Shanghai chases karaoke COVID cluster as cases rise

STORY: Millions in Shanghai have been queuing up for a third day of compulsory mass COVID-19 testing, as cases begin to rise.

Authorities in several Chinese cities are attempting to track infections linked to an illegal karaoke lounge and an eatery which offered karaoke services without a license.

Local government officials around the country are under pressure to prevent the virus from spreading.

Looming large are worries about growth in the world’s second-largest economy.

In Shanghai, 50 compounds and venues have been locked down, taking the total to 81.

Shanghai has only recently emerged from a two-month lockdown, causing global supply chain disruption and mental stress on the city’s 25 million residents.

Yet some locals, like Louis Ma, say they are less concerned than before.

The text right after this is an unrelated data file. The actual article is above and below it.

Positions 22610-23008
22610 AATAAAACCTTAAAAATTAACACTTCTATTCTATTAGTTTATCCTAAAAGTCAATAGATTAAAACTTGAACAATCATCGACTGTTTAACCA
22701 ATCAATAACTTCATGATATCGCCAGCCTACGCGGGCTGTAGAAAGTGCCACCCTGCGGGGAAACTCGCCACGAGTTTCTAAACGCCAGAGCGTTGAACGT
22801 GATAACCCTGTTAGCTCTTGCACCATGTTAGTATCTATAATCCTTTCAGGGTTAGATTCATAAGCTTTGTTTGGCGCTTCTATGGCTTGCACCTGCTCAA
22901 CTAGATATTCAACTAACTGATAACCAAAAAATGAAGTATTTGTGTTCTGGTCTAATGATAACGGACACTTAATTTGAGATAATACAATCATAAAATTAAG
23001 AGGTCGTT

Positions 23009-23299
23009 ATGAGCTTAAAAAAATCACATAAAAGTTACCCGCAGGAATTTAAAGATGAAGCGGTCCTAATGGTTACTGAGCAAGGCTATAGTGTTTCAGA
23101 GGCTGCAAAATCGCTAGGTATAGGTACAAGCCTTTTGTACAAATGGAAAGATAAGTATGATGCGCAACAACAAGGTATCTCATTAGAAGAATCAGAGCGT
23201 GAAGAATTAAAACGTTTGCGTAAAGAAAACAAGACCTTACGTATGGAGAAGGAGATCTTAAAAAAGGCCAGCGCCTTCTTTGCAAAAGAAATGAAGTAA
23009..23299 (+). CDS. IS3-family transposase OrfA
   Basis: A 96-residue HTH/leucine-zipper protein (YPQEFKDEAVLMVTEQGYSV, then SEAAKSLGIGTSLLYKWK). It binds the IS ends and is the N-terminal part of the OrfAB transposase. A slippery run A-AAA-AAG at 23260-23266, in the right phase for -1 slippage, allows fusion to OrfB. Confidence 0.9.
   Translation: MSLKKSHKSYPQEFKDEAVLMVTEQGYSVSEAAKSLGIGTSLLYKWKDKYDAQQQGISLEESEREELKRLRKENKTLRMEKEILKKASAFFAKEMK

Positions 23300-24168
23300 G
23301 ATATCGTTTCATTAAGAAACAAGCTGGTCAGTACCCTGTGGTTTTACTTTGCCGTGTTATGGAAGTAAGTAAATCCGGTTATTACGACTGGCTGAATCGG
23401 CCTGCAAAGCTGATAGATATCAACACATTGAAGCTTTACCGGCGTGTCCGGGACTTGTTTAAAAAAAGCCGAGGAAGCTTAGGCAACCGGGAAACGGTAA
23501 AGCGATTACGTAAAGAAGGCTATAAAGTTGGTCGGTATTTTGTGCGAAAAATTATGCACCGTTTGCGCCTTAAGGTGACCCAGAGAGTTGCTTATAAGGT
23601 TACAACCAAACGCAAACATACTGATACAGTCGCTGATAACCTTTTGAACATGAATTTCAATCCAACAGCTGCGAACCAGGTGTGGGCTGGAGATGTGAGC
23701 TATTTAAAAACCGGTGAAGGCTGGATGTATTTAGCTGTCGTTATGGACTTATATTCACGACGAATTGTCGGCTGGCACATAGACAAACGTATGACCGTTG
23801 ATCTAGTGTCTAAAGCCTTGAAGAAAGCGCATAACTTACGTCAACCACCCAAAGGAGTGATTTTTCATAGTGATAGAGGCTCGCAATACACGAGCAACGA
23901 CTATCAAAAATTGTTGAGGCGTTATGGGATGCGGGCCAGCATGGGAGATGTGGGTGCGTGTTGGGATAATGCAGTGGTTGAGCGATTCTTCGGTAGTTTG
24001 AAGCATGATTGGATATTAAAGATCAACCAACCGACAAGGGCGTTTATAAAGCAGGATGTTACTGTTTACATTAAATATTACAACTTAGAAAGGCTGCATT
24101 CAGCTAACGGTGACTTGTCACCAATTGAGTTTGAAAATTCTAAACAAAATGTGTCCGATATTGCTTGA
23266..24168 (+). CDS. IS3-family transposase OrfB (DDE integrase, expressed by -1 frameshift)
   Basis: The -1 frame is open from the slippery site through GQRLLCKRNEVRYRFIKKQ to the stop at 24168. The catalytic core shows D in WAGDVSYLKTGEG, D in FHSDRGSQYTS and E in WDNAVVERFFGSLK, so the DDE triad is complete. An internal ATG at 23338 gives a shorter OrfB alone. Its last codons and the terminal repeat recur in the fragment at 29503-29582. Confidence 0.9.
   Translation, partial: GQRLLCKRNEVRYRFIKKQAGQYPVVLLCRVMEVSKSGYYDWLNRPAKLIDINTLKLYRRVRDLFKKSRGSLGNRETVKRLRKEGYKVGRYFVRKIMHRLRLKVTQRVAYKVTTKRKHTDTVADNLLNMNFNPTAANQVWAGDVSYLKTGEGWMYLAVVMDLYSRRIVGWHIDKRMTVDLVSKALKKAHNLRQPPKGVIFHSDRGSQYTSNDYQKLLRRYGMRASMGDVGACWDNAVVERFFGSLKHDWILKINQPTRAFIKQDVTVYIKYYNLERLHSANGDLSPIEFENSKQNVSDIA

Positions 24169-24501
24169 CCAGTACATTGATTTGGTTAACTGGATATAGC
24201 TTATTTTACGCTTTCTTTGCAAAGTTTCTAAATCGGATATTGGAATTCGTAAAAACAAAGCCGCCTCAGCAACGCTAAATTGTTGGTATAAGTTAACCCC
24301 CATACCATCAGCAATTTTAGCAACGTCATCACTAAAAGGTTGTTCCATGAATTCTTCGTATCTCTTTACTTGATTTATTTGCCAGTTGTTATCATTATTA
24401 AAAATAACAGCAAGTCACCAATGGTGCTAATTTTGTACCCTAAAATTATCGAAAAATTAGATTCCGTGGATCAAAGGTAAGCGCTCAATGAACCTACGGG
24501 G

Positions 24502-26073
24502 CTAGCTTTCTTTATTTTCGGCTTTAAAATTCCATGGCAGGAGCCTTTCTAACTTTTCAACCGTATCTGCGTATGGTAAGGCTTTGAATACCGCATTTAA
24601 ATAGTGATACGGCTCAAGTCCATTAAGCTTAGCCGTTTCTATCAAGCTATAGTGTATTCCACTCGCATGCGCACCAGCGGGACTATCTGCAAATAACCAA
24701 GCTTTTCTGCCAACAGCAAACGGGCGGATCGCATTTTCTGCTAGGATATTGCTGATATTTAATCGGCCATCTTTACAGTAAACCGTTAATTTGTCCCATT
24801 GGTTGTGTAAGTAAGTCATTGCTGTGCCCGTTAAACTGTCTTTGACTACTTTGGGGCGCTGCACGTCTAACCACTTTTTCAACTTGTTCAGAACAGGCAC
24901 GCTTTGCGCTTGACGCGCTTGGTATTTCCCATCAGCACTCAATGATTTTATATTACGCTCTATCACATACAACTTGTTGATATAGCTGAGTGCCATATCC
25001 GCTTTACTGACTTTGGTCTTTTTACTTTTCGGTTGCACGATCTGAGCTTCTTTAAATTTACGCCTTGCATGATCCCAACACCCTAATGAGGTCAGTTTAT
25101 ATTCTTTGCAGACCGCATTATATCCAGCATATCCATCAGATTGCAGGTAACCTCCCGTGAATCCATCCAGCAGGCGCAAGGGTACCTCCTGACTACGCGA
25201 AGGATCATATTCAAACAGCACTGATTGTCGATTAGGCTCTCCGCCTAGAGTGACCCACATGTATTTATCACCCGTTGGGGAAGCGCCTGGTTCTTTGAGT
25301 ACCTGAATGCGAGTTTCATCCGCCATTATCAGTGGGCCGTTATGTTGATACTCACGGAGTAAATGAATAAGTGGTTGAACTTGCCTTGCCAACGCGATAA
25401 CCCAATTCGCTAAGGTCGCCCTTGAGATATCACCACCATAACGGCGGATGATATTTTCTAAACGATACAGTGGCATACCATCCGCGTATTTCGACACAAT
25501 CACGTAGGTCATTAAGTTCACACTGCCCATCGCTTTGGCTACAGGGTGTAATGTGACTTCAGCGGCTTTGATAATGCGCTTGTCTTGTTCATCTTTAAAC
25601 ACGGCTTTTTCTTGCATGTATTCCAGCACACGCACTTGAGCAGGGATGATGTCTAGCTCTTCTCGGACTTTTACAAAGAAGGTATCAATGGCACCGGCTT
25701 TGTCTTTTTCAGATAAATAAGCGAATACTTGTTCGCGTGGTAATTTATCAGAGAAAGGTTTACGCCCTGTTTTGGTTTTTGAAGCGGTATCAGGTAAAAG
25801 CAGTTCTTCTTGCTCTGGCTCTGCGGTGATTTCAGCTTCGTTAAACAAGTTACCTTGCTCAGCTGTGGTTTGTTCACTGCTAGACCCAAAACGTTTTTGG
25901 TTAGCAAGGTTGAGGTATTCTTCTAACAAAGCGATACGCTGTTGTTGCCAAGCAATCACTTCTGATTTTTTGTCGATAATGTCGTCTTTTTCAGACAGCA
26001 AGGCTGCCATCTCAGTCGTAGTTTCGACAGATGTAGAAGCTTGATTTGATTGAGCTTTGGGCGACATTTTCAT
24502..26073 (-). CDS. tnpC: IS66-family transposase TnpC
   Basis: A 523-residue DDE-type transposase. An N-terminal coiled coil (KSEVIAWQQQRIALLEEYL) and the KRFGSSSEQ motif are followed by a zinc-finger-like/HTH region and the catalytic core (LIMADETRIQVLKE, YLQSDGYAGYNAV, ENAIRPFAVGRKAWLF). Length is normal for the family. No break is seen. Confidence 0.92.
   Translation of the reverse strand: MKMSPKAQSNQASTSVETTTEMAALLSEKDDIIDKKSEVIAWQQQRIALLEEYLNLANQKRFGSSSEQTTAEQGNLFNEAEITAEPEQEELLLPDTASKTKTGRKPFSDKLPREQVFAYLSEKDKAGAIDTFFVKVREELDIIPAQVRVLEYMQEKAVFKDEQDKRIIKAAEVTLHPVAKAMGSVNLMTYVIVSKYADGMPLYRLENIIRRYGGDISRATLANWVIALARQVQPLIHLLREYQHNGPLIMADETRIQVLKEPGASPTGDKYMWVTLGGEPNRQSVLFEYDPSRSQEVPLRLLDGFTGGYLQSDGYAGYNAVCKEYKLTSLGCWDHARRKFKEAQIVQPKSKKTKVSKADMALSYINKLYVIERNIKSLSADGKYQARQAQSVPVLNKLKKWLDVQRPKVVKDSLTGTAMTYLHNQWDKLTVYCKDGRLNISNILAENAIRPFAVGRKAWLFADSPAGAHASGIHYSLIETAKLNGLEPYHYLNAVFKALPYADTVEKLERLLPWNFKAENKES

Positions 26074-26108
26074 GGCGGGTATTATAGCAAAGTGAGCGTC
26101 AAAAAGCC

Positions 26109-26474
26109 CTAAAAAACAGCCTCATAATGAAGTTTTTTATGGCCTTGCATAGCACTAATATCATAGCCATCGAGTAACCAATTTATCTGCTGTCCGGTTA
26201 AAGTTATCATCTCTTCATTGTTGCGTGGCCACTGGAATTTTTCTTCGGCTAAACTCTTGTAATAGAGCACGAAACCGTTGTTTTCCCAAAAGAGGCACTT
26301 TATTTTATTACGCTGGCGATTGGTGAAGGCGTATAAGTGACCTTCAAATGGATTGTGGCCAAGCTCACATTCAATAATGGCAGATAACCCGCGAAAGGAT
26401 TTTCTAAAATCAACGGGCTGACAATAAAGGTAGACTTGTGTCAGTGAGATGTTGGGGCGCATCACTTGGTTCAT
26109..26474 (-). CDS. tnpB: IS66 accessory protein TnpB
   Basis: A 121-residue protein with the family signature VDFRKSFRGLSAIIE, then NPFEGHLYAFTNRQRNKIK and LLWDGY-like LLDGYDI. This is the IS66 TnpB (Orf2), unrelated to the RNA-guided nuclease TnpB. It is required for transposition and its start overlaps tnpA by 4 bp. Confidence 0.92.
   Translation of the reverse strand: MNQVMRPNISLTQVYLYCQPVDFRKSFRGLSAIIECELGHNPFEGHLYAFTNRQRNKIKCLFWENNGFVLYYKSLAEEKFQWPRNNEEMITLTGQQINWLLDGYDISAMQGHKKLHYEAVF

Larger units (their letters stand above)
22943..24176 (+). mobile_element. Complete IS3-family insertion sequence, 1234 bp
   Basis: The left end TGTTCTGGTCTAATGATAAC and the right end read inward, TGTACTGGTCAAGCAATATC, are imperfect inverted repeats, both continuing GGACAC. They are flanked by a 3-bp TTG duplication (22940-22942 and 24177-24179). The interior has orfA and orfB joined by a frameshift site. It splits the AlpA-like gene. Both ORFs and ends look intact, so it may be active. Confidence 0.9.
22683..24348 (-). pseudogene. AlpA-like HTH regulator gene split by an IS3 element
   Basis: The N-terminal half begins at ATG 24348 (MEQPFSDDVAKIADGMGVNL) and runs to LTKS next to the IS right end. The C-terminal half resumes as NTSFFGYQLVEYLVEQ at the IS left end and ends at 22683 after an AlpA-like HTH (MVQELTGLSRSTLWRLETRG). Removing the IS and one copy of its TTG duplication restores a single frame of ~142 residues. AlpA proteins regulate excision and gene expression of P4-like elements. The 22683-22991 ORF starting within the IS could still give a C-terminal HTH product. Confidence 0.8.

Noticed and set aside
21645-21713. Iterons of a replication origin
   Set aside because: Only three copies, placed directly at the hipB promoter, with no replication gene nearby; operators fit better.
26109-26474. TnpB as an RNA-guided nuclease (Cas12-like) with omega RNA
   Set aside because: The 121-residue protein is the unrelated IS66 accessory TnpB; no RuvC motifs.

"I have no worries because I think in the past two months, I believe that policymakers, government, including residents, have learned from experience and learned how to deal with an epidemic like this better. So I'm not worried that there will be another round of the epidemic."

Although China’s caseload remains modest by global standards - 338 new cases on Wednesday (July 6) - the fast-spreading Omicron variant is proving to be a key test of China's strategy to eliminate all COVID transmission.

China's uncompromising "zero-COVID" policy increasingly contrasts with the attitude of the rest of the world which is trying to live with the disease.

But the government maintains the policy is saving lives and any “temporary” economic costs are worth bearing.